When I left America, I was newly divorced with a 3-year-old son and bankrupt, due to circumstances beyond my control. When I returned to America 16 years later, I was indeed a very wealthy woman.

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In closing, I want to say that I find it incredibly heart-warming that we can find people online that inspire us, despite having never met. The courses Blogging 101/201 and Writing 101, offered by WordPress, are truly special because they teach bloggers how to best utilize the features offered through their site, but they do it in a way that brings a community of bloggers together. I feel truly blessed by the friends I’ve made through these courses; Steve has been one of my most avid supporters and, for that, I am grateful. It’s our “ex-Pat” bond and mutual love of writing that has helped us to click so well. So, Steve, I humbly thank you for the wonderful opportunity to write a guest post. I’ve truly enjoyed the experience.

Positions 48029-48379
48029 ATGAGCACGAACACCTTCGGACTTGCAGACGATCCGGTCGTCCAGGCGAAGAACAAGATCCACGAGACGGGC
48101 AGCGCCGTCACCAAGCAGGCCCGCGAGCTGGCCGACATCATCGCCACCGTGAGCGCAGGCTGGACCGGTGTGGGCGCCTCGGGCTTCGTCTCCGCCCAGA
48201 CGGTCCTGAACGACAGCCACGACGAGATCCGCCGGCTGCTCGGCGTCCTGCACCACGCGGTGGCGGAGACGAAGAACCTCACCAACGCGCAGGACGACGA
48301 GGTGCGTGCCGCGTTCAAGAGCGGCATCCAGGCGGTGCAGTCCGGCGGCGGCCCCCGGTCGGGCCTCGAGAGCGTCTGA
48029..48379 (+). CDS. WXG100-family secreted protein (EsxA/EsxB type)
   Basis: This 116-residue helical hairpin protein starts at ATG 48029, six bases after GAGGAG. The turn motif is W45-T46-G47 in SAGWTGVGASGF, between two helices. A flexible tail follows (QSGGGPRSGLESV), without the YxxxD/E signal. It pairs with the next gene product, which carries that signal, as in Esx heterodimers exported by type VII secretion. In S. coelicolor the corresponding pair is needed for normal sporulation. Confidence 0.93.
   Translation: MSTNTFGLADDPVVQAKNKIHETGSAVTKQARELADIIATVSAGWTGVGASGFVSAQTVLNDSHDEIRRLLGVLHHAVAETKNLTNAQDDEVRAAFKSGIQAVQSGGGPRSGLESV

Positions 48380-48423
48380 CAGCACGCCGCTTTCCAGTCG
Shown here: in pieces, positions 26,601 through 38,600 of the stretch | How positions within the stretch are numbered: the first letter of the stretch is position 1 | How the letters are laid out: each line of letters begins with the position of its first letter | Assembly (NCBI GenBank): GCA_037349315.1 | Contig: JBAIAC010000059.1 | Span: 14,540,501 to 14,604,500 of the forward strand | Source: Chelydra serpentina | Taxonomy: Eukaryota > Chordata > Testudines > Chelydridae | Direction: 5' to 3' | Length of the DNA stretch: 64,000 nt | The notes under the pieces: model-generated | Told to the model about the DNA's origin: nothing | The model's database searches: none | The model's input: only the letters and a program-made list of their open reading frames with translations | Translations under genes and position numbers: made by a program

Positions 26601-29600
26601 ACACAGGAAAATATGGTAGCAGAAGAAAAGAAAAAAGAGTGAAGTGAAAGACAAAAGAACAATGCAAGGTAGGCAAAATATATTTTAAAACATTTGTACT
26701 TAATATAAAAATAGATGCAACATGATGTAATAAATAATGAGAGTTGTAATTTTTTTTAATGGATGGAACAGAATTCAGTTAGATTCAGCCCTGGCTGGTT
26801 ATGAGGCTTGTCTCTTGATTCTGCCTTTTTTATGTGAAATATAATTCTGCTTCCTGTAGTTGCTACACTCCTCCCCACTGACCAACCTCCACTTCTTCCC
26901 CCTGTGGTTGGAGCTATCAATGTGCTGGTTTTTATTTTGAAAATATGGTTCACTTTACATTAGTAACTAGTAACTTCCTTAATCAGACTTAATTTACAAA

Editor’s Note

Carol Moulin writes about many interesting, soulful and uplifting matters in her blog at Writeful Mind. As Carol says in her blog, “[A]ssembling a jumble of ideas into meaningful articles” is the essence of her writing. Carol has certainly “moved” me on more than one occasion when I have read her posts. I have been delighted to support her on Twitter and elsewhere.

I “met” Carol through Blogging 201, a WordPress organized course, and have become firm friends since. I sincerely hope that, one day, we meet in person. Although a native of “Nawlins”, Carol is a real Anglophile despite some of the things she experienced during her time in Britain. However, as she rightly points out in this article, she has overcome the negativities of that period of her life to become the person she is now.